By JULIUS KAIREY
The lengths to which boycott supporters will go to defame the State of Israel are indefensible. The narrative they put forward is always relatively simple: In a series of wars after World War II, Israel systematically threw Palestinians off of their land. Israel then took several steps to divide the country between Jews and Palestinians through apartheid policies. Palestinians, largely innocent in the grand scheme of the conflict, have been helpless victims of Israeli brutality.
The problem with this narrative: It isn’t true.
But before I get to attacks on Israel, I want to return to the issue of academic freedom as it relates to the boycott. How can boycotters claim that telling institutions which schools they can collaborate with will not limit the academic freedom of the people who work for those institutions? In response to my column in this newspaper, a number of authors gave the following answer: Because the boycott targets institutions, and not individuals, academic freedom is not impinged.
This would be a sensible argument if institutions did not consist of individuals. The fact that the members of the Cornell government department would be prohibited from having an academic conference with the government department of an Israeli university does tell individuals who they may and may not interact with. By the boycotters’ reasoning, banning Students for Justice in Palestine from campus would not limit the freedom of those individual students to advocate for their cause, because individual students would not be the targets of such a ban. It is illogical to be basing an argument for the boycott of an entire nation upon that premise.
Now let’s get back to the accuracy of the boycotters’ attack on Israel’s character. Is Israel really the twenty-first century’s South Africa? As a matter of fact, Israel is a Western-style democracy quite unlike the repressive regimes of the West Bank and Gaza (try peacefully dissenting against Hamas in Gaza or the Palestinian Authority in the West Bank). Let me ask the boycotters something: Why, or indeed how, could an “apartheid state” grant Palestinians living within Israel full citizenship rights? More than 20 percent of Israel’s citizens are Palestinians. They exercise their right to vote, and some of them are members of the Israeli Parliament. Anti-discrimination laws in Israel prevent, rather than foster, unequal treatment. How many other countries in the Middle East foster such democratic diversity?
Another thing boycotters like to discuss is the construction of the security wall that physically separates many Palestinians from Israel. But there is a reason why boycott supporters never tell you the reason why Israel built it. The intent was to stop the killing of its citizens. Before the construction of that barrier, dozens of Palestinians would strap bombs to themselves, cross into Israel, and blow up civilians. More than 100 Israelis were killed by such attacks in both 2002 and 2003. In a world where Hamas continues to launch missiles into Israel, causing casualties and forcing their citizens to run in fear to the nearest bomb shelter, Israel must be afforded the ability to defend its citizens’ right to life. Or do the human rights of Israelis not matter because Palestinian acts of terror are to be either justified or ignored?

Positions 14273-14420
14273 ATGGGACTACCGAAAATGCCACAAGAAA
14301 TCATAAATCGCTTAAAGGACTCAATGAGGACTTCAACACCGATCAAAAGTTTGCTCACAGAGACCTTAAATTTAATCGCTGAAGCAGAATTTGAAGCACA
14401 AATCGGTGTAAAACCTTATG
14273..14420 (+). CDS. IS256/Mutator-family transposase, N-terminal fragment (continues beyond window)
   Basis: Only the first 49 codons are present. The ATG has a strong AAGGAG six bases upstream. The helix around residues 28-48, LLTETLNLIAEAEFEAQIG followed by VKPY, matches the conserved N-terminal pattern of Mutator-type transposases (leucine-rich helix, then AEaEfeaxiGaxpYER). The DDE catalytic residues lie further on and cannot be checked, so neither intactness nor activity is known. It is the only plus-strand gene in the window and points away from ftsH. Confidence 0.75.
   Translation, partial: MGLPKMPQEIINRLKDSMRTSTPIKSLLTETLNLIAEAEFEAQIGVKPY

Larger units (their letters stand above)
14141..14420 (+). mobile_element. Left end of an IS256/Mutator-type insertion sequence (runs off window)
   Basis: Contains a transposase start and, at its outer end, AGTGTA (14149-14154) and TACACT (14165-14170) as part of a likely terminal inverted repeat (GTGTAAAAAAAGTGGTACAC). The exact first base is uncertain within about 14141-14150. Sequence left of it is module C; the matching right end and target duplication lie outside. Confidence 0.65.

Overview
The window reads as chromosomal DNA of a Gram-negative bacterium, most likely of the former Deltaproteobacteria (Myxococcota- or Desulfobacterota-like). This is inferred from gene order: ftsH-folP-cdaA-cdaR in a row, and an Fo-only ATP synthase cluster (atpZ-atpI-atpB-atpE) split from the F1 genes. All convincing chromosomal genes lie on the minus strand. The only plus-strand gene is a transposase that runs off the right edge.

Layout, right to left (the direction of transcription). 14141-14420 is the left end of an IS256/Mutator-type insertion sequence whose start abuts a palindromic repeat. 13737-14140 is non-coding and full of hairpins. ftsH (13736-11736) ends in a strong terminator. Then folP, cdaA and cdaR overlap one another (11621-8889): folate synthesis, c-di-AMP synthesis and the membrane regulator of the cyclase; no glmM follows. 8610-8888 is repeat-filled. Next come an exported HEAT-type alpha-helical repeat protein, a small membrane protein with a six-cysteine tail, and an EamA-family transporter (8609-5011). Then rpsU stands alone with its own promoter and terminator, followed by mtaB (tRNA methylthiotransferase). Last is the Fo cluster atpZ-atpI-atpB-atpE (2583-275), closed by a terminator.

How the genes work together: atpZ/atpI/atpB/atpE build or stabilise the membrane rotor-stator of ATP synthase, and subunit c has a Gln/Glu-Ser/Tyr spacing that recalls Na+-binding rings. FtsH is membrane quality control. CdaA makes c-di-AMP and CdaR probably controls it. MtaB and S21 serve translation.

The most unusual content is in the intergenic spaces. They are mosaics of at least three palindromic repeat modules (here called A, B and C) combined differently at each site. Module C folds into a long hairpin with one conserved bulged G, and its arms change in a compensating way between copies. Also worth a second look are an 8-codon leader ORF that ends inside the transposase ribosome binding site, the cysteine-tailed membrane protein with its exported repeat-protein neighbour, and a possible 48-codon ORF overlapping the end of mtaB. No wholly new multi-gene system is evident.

The hypocrisy of boycott supporters would be comical if it weren’t so manifestly obvious. If partnering with an Israeli university, as Cornell is doing, constitutes participation in genocidal Israeli policies, then every student on this campus, through their tuition, is investing in the “genocidal” Israeli state. Are they serious about divestment when they seem so willing to hand over large sums of money to an apartheid-supporting university?
I am not asking that social activists be perfect people. But I am asking that they not tell others to “divest from death” when they — if we accept their argument — invest in it every day by attending this university. If these activists feel so passionately about their cause, why are they not willing to make the same sacrifices they ask from others? They seem like boycotters who do not want to boycott.
As dozens of nations around the world deny human rights in brutal ways, we hear the loudest calls for the boycott of one country’s institutions: Israel. What explains this application of a double standard that would be unacceptable in nearly any other context? Why is Israel singled out over the worst human rights abusers? What explains why boycott activists ignore real “open air prisons” like China, Cuba and North Korea? Do they not deserve their attention? I suppose academics and students who constantly call for “symbolic action” against Israel fall silent when it come to countries that are either too hard to bully or where people do not have the luxury of being able to form civil institutions to call for boycotts.
But regardless of the motivations of its supporters, this boycott does not deserve the support of any community devoted to truth and fairness.
Julius Kairey is a junior in the College of Arts and Sciences. He may be reached at [email protected] Guest Room appears periodically throughout the semester.